It’s a scene that plays out on occasion at the Murray, where old friends meet over beers after work but there’s always room to chat with new ones.
“The people are what makes the [Murray],” says Joshua “Jed” Edwards, a resident fishing guide since 2009. “This is a big place, but you’re only as good as the person standing next to you.”
The Million Dollar Cowboy Bar is more than a Jackson landmark. Established in 1937, it’s the oldest surviving business on the town square.
New proprietors took ownership of the bar early last year and aim to preserve the Western heritage that has made it a favored watering hole. The classic honky-tonk saloon has undergone major restoration, from its scenic Western murals over the bar to the mounted wildlife and cobbled pine accents inside and out. The Cowboy’s neon sign was also repaired so it again rotates, which it hadn’t for over 50 years.
Even the barstools have been refurbished – but these aren’t your average four-legged affairs. Bellying up to the wooden bar embedded with silver dollars means mounting authentic saddle- topped stools.
Known for presenting world-class musicians including Hank Williams Jr., Glen Campbell, Willie Nelson and Tanya Tucker, the Cowboy Bar also offers free Western swing dance lessons on Thursday nights.
The music will always be of a certain genre, says General Manager Jim Waldrop.
“We want to continue the tradition of good music – more on the rowdy side than a little mellow, but good fun.”
Overlooking the blue-ribbon trout waters of the Henrys Fork in Island Park sits the Last Chance Bar and Grill. Its high-ceilinged, timber-framed dining room is part of the fly-fishing enterprise that is TroutHunter. The lodge, with its guide service, fly shop and restaurant, is a premiere gathering place for anglers and travelers from around the world.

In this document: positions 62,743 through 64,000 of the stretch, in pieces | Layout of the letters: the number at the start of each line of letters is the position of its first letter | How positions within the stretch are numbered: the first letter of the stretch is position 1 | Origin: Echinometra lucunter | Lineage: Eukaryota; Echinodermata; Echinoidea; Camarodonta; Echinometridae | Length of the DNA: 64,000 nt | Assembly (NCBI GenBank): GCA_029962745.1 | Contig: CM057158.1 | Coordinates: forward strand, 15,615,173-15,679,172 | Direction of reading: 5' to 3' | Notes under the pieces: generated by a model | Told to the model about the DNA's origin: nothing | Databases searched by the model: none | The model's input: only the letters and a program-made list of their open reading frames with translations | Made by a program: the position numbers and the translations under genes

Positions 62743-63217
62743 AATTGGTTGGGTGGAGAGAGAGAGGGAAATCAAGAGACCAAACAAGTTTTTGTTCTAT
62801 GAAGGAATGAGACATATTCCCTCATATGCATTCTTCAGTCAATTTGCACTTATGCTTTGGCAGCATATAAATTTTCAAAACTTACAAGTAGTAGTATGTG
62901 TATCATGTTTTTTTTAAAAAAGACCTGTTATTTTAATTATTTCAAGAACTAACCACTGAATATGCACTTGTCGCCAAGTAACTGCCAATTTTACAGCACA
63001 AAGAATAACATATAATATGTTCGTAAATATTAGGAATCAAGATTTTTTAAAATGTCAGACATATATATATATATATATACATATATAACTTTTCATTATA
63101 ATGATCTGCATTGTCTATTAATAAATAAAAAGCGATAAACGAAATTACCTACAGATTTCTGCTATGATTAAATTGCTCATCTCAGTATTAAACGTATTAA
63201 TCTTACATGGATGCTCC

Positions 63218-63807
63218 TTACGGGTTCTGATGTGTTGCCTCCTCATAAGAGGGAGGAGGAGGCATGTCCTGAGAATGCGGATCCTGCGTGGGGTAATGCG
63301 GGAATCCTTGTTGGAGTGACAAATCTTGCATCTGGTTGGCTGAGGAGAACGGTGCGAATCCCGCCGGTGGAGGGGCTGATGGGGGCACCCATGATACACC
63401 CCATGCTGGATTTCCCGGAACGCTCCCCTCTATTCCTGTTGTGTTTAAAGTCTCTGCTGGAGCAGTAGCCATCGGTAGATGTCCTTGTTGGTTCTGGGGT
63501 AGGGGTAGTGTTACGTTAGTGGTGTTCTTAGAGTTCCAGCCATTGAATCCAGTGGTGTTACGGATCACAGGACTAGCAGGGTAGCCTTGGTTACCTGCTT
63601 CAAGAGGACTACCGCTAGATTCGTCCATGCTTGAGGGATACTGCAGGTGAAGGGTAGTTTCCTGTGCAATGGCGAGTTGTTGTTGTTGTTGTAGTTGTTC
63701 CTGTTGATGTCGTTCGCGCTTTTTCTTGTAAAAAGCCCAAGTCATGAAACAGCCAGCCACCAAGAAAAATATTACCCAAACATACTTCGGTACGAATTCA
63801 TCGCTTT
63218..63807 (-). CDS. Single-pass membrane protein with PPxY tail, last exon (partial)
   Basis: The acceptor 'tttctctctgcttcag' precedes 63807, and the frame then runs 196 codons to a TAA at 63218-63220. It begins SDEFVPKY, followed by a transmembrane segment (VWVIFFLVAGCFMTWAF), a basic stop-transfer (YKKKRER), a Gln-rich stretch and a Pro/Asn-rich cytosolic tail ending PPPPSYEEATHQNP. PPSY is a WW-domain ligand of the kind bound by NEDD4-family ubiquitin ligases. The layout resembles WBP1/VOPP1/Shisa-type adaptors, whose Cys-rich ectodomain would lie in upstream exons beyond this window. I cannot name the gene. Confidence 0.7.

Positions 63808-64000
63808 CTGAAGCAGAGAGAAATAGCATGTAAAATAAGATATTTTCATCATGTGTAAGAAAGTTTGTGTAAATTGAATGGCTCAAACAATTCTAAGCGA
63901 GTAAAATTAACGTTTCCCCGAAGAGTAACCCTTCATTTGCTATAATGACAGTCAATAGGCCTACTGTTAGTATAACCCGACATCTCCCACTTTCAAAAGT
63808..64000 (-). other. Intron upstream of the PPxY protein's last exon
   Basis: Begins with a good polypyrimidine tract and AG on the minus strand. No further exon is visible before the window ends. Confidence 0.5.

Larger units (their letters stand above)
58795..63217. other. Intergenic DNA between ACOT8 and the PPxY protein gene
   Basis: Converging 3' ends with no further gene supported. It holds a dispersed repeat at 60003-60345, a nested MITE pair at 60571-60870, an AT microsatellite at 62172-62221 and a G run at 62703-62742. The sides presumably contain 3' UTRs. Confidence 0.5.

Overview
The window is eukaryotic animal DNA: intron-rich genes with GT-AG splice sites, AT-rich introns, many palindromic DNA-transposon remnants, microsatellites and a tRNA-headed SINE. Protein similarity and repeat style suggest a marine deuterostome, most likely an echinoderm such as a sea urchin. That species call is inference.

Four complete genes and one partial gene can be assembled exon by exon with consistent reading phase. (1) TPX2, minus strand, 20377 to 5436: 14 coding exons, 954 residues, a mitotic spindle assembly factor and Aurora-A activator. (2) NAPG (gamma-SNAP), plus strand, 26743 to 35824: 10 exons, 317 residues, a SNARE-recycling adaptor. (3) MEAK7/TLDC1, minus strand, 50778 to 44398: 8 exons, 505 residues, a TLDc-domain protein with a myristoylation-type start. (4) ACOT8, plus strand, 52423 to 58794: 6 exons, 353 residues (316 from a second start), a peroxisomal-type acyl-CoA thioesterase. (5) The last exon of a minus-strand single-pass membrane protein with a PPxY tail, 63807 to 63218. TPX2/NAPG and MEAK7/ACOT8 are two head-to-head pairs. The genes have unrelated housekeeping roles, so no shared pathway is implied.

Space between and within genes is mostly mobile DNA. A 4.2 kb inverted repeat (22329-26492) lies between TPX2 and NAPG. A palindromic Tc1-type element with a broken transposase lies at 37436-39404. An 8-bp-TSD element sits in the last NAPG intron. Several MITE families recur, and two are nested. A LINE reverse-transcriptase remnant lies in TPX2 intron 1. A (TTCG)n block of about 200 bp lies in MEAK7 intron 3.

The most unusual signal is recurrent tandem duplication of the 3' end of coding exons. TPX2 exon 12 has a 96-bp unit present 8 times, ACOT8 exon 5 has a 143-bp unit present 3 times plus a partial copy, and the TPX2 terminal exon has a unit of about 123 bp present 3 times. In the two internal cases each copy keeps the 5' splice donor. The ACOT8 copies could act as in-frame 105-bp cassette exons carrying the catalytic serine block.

“You can sit in the bar and hear three or four foreign languages being spoken,” says René Harrop, one of TroutHunter’s founders. “You have that opportunity to interact with people from far-off places.”
Harrop, in his 70s, retired from the business several years ago but is still active in the community, tying and selling flies and occasionally penning a blog post for TroutHunter.
It’s not just visitors who frequent the place, though. The establishment has been a fixture in the local community of fishing aficionados for more than 20 years.
For those seeking the banter of an it-was-this-big fish story, some natter about obscure fly patterns, tasty food and drink in a warm atmosphere, Last Chance is just 15 miles west of Yellowstone National Park.